Literacy: Mrs. Fleming
Literacy: Mrs. Fleming
There are few fundamental skills in life that are of greater importance than the ability to read and understand the written word. It can take a person of any background as far as they can dream. This is truly evident in the essay, “Superman and Me”, by Sherman Alexie which tells of the author’s struggle growing up poor on a Native American reservation in Washington State. From a young age, his literacy became Alexie’s saving grace, thanks to his father who inspired him to begin reading. This inspiration changed the path of his life.
I, too, was inspired and encouraged at a young age to be a great reader by my Mother and a special teacher. I am thankful to my Mother for starting me on my path to literacy. I grew up in a house full of books, music and loud women. My Mom was never without a book in her hand, my middle sister loved to sing and write poetry and my oldest sister always had her eight tracks blaring. From the time that I was tiny, I wanted to be just like my Mother. She had beautiful hair, perfect makeup, and lovely flowing dresses.
Since I was too young for these things, I latched on to something else that my mother loved; books. Alexie felt much the same way about his Father. Alexie writes, “My father loved books and since I loved my father with an aching devotion, I decided to love books as well” (89). My Mother and I spent many hours roaming the library aisles for our next great read. She encouraged me to try new authors and different genres. I discovered Judy Blume and even attempted Charles Dickens and Louisa Mae Alcott.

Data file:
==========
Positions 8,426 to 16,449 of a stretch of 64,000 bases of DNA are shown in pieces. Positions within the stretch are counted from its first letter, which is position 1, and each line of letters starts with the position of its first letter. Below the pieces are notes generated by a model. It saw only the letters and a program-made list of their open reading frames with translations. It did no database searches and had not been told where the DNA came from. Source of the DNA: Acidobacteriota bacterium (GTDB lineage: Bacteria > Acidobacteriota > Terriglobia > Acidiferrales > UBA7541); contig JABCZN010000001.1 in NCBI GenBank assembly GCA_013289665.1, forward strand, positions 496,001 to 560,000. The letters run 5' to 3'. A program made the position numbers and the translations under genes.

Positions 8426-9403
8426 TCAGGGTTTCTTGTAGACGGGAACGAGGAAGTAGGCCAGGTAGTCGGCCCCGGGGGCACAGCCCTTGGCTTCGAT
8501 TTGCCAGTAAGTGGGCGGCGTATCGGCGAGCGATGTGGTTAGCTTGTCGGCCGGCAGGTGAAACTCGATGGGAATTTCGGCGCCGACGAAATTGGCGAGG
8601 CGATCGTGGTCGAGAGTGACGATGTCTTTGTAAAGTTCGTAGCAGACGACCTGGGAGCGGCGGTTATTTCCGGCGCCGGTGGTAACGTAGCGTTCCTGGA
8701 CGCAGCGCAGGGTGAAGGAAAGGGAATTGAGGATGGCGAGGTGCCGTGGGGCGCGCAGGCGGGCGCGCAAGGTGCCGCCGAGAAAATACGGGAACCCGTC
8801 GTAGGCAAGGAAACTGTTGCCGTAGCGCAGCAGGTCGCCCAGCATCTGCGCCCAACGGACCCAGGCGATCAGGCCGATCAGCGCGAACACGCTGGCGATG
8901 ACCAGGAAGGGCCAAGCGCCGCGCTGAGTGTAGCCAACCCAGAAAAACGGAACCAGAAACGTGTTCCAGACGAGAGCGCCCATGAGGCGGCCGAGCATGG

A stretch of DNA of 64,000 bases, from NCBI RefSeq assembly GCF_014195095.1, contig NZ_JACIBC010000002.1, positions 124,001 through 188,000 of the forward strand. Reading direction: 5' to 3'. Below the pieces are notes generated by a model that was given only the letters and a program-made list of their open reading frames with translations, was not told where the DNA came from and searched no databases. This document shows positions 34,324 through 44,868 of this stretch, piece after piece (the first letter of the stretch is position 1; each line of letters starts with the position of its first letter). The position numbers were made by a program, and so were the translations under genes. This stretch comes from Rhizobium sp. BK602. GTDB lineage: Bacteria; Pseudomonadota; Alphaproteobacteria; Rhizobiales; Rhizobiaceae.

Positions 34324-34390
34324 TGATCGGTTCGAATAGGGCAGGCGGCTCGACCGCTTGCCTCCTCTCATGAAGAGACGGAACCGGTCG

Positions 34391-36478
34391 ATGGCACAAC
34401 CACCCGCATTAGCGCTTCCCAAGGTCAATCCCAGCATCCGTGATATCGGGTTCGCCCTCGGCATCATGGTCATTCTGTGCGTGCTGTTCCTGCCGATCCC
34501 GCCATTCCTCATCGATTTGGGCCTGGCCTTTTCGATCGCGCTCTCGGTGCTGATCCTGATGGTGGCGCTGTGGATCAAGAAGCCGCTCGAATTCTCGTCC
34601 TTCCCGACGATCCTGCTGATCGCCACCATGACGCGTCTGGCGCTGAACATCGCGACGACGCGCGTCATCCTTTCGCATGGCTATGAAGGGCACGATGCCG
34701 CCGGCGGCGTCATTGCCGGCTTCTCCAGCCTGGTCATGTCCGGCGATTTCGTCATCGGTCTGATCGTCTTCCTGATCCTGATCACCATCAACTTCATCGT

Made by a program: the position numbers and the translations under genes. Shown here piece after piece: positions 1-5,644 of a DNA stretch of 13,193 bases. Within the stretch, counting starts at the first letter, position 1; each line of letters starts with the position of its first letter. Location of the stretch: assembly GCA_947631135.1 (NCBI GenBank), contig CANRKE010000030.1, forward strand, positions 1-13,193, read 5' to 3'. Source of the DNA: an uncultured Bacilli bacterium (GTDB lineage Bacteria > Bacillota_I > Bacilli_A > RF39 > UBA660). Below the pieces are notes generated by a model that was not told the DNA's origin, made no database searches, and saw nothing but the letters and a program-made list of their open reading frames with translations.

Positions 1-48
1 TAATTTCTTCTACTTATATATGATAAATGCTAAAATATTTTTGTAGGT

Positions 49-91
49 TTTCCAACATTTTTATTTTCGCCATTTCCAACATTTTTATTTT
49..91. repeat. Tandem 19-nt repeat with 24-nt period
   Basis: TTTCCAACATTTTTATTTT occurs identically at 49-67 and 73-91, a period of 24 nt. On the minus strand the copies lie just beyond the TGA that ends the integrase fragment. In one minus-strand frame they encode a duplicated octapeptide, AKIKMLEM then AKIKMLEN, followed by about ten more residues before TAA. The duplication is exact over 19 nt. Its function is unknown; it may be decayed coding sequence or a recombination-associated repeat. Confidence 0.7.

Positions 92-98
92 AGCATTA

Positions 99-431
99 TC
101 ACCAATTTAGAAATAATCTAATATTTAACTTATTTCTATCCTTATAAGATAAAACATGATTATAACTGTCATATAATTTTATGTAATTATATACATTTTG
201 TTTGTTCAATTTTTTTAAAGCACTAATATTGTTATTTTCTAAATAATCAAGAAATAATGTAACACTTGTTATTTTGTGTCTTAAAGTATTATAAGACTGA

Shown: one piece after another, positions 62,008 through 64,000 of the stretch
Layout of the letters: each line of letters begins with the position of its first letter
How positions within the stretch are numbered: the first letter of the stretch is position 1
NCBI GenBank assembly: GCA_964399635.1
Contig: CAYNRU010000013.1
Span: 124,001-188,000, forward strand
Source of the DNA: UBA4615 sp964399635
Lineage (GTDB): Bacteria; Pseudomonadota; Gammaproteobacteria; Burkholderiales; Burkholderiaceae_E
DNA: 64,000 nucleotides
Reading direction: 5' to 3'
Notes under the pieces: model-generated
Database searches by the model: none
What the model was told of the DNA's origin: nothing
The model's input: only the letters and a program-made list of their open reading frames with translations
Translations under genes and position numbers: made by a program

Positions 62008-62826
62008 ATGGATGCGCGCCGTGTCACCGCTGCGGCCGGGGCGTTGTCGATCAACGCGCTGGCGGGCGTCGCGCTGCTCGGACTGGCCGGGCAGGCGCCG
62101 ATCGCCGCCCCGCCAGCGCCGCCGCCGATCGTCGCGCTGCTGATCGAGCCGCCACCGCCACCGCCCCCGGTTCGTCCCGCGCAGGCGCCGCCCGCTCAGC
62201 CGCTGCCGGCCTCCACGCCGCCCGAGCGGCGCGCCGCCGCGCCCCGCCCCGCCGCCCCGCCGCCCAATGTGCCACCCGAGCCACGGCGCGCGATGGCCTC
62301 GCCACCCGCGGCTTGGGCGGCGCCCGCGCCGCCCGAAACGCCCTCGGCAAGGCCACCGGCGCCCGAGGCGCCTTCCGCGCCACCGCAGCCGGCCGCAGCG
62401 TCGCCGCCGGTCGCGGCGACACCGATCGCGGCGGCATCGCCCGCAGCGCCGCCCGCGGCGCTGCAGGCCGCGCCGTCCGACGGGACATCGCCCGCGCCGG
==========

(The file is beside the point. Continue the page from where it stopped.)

My Mom challenged me each summer to read as many books as I could and she was always ready for me to tell her all about them. Mama and I still recommend books to one another and tell each other all about the characters that we meet in between the pages of our latest book. I was fortunate enough to have many fantastic teachers during my school years. One teacher In particular is my sixth grade teacher, Mrs. Elizabeth Fleming. I was a twelve year old girl that felt awkward and self-conscience and Mrs. Fleming always found a way to boost my self-confidence.
She made it a point to compliment me every day on anything from how I read aloud in class or what I was wearing or my hair style. Mrs. Fleming’s interest in me built up my self-esteem by leaps and bounds. We also bonded over our mutual love of books. Mrs. Fleming would take the time to ask about a book I was reading and recommend others that she thought I might like. She found ways to let me know that she loved that I was so excited about reading even if it was just a sweet smile that seemed like it was just for me. Mrs. Fleming made me feel special. As an adult, I have, on occasion, run in to Mrs.
Fleming and even after all these years she still remembers me as her little bookworm. I am thankful to have had the support and encouragement throughout my life to keep me reading and learning. It continues today as I show my children how fun and entertaining it can be to read a good book I love to read with my girls and the sound of their voice reading on their own is like music to my ears. As I continue my education I hope that they can see through me that a love of reading can take you anywhere you want to go. So dream big…and go read a book!